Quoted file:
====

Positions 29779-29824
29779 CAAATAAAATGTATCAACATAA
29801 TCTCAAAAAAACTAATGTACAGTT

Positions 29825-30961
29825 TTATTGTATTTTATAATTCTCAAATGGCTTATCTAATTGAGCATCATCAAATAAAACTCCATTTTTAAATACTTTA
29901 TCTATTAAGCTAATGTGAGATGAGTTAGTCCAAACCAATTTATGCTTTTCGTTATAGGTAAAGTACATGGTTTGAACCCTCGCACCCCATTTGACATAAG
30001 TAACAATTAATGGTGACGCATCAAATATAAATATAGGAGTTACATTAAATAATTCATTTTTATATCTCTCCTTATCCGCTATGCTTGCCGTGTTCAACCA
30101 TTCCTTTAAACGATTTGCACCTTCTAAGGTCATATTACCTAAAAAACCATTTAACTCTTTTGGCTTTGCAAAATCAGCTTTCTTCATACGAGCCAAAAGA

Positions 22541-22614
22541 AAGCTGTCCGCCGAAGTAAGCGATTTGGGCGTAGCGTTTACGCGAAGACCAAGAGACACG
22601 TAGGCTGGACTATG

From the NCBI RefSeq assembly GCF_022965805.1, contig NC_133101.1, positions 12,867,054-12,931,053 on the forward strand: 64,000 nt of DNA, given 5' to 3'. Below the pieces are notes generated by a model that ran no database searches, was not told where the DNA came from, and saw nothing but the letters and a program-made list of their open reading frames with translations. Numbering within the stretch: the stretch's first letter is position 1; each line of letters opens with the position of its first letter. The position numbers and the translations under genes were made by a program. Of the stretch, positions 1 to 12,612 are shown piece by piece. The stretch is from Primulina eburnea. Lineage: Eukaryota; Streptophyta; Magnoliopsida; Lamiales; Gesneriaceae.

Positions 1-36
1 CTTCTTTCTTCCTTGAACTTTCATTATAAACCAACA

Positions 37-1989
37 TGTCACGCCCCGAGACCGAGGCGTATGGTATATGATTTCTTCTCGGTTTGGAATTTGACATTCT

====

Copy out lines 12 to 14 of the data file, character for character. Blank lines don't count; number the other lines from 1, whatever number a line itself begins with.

From the NCBI RefSeq assembly GCF_022965805.1, contig NC_133101.1, positions 12,867,054-12,931,053 on the forward strand: 64,000 nt of DNA, given 5' to 3'. Below the pieces are notes generated by a model that ran no database searches, was not told where the DNA came from, and saw nothing but the letters and a program-made list of their open reading frames with translations. Numbering within the stretch: the stretch's first letter is position 1; each line of letters opens with the position of its first letter. The position numbers and the translations under genes were made by a program. Of the stretch, positions 1 to 12,612 are shown piece by piece. The stretch is from Primulina eburnea. Lineage: Eukaryota; Streptophyta; Magnoliopsida; Lamiales; Gesneriaceae.

Positions 1-36
1 CTTCTTTCTTCCTTGAACTTTCATTATAAACCAACA